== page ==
| 20 metres (66 ft)|
The Erwood television relay station is sited on high ground to the west of the village of Erwood in Powys, south Wales. It was originally built in the 1980s as a fill-in relay for UHF analogue colour television covering the communities of Erwood, Llandeilo Graban and Llansteffan. It consists of a 20 m self-supporting lattice steel mast standing on a hillside which is itself about 215 m above sea level. The transmissions are beamed northeast and southeast to cover its targets. The Erwood transmission station is owned and operated by Arqiva.
Erwood transmitter re-radiates the signal received off-air from Llandrindod Wells which is itself an off-air relay of Carmel about 40 km to the west. When it came, the digital switchover process for Erwood duplicated the timing at Carmel with the first stage taking place on 26 August 2009 and with the second stage being completed on 23 September 2009. After the switchover process, analogue channels had ceased broadcasting permanently and the Freeview digital TV services were radiated at an ERP of 2 W each.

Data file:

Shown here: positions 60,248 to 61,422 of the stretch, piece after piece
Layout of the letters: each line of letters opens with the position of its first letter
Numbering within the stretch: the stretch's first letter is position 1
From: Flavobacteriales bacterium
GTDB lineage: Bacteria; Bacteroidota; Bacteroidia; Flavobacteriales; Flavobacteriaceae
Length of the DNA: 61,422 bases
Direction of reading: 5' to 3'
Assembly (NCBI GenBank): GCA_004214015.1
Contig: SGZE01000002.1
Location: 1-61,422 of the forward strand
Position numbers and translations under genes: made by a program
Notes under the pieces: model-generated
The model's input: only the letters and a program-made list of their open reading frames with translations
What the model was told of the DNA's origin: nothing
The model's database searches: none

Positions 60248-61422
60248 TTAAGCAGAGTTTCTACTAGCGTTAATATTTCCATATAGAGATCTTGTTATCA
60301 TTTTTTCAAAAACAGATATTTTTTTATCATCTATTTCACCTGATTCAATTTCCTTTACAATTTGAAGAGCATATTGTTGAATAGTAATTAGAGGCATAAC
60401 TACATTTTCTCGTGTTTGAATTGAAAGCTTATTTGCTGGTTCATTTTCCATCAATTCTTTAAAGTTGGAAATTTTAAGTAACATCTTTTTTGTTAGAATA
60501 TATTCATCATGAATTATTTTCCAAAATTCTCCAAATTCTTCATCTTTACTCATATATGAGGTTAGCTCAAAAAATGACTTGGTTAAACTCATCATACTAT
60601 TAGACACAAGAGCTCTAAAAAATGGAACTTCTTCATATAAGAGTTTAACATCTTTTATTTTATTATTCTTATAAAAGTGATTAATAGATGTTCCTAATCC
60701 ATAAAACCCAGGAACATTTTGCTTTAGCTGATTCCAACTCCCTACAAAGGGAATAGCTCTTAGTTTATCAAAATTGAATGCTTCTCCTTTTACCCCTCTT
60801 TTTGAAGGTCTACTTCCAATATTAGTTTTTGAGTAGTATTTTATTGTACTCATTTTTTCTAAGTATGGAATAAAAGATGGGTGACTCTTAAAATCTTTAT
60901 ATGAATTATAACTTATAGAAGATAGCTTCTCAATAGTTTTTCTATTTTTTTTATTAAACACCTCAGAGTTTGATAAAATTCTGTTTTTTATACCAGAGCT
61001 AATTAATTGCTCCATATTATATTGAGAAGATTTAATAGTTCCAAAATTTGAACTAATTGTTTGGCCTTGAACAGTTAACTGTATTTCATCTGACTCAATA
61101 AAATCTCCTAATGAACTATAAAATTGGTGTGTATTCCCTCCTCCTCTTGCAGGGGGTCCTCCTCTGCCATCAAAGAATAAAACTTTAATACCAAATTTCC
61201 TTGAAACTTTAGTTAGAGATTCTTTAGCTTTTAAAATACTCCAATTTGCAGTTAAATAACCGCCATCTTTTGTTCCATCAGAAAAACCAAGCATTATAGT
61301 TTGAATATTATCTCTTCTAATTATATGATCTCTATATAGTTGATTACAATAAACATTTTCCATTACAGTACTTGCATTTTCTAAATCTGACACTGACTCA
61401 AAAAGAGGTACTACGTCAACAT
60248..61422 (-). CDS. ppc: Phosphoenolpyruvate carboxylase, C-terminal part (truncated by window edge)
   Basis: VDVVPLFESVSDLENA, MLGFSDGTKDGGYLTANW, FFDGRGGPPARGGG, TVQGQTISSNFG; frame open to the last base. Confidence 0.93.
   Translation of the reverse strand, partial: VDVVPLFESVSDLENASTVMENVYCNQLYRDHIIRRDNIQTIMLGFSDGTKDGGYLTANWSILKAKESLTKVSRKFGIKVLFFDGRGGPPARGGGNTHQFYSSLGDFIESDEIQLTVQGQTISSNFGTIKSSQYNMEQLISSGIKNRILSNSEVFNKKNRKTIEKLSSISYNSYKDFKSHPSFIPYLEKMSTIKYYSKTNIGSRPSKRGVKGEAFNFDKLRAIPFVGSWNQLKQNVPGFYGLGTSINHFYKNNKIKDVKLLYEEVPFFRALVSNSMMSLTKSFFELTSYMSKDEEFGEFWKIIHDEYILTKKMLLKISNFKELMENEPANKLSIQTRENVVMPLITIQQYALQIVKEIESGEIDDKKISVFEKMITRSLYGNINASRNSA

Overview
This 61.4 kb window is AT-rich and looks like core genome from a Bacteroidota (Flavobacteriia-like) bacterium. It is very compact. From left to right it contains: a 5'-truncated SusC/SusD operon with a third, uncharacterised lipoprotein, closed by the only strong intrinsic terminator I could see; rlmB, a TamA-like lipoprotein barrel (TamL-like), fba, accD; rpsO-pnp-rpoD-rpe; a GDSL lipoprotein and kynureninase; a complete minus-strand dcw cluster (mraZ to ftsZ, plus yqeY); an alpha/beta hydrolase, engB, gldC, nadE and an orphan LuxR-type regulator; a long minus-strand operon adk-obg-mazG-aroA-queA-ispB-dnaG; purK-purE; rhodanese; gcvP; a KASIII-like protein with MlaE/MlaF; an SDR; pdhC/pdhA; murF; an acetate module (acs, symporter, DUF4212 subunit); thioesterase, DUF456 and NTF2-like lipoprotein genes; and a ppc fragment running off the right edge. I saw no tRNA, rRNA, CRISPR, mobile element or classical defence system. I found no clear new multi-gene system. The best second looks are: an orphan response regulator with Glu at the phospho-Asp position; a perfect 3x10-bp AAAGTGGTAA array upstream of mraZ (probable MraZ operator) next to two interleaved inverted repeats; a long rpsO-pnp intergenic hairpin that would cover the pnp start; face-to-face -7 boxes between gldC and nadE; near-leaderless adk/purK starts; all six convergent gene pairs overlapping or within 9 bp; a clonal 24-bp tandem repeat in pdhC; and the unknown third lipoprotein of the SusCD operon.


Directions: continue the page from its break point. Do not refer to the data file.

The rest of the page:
Erwood transmitting station Wikipedia
Being in Wales, Erwood transmitted the S4C variant of Channel 4.
The UK's digital switchover commenced at Carmel (and therefore at Erwood and all its other relays) on 26 August 2009. Analogue BBC Two Wales on channel 63 was first to close, and ITV Wales was moved from channel 60 to channel 63 for its last month of service. Channel 60 was replaced by the new digital BBC A mux which started up in 64-QAM and at full power (i.e. 2 W).
The remaining analogue TV services were closed down and the digital multiplexes took over on the original analogue channels' frequencies.